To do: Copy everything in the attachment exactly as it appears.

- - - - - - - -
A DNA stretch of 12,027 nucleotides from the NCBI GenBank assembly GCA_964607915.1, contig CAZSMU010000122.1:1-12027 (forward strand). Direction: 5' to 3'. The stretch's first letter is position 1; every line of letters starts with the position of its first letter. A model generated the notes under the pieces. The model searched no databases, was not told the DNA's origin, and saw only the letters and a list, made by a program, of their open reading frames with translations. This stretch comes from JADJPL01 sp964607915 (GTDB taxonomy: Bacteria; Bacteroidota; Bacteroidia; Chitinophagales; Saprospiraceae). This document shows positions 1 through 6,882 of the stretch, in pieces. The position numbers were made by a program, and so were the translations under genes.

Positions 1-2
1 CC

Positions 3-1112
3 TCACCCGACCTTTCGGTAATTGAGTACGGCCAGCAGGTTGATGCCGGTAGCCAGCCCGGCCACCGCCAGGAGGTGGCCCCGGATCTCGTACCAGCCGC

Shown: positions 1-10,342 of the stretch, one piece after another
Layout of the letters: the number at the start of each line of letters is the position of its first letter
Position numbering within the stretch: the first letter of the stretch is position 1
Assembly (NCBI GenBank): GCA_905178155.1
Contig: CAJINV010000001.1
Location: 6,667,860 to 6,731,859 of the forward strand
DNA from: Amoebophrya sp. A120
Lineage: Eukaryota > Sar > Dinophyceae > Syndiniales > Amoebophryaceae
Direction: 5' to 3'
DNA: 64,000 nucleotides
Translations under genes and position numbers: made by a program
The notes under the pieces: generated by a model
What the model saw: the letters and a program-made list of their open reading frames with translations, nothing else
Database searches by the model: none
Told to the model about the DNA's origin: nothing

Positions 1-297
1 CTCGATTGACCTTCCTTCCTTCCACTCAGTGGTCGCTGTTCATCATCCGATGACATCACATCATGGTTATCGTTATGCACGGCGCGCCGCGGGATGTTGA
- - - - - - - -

A DNA stretch of 12,027 nucleotides from the NCBI GenBank assembly GCA_964607915.1, contig CAZSMU010000122.1:1-12027 (forward strand). Direction: 5' to 3'. The stretch's first letter is position 1; every line of letters starts with the position of its first letter. A model generated the notes under the pieces. The model searched no databases, was not told the DNA's origin, and saw only the letters and a list, made by a program, of their open reading frames with translations. This stretch comes from JADJPL01 sp964607915 (GTDB taxonomy: Bacteria; Bacteroidota; Bacteroidia; Chitinophagales; Saprospiraceae). This document shows positions 1 through 6,882 of the stretch, in pieces. The position numbers were made by a program, and so were the translations under genes.

Positions 1-2
1 CC

Positions 3-1112
3 TCACCCGACCTTTCGGTAATTGAGTACGGCCAGCAGGTTGATGCCGGTAGCCAGCCCGGCCACCGCCAGGAGGTGGCCCCGGATCTCGTACCAGCCGC

Shown: positions 1-10,342 of the stretch, one piece after another
Layout of the letters: the number at the start of each line of letters is the position of its first letter
Position numbering within the stretch: the first letter of the stretch is position 1
Assembly (NCBI GenBank): GCA_905178155.1
Contig: CAJINV010000001.1
Location: 6,667,860 to 6,731,859 of the forward strand
DNA from: Amoebophrya sp. A120
Lineage: Eukaryota > Sar > Dinophyceae > Syndiniales > Amoebophryaceae
Direction: 5' to 3'
DNA: 64,000 nucleotides
Translations under genes and position numbers: made by a program
The notes under the pieces: generated by a model
What the model saw: the letters and a program-made list of their open reading frames with translations, nothing else
Database searches by the model: none
Told to the model about the DNA's origin: nothing

Positions 1-297
1 CTCGATTGACCTTCCTTCCTTCCACTCAGTGGTCGCTGTTCATCATCCGATGACATCACATCATGGTTATCGTTATGCACGGCGCGCCGCGGGATGTTGA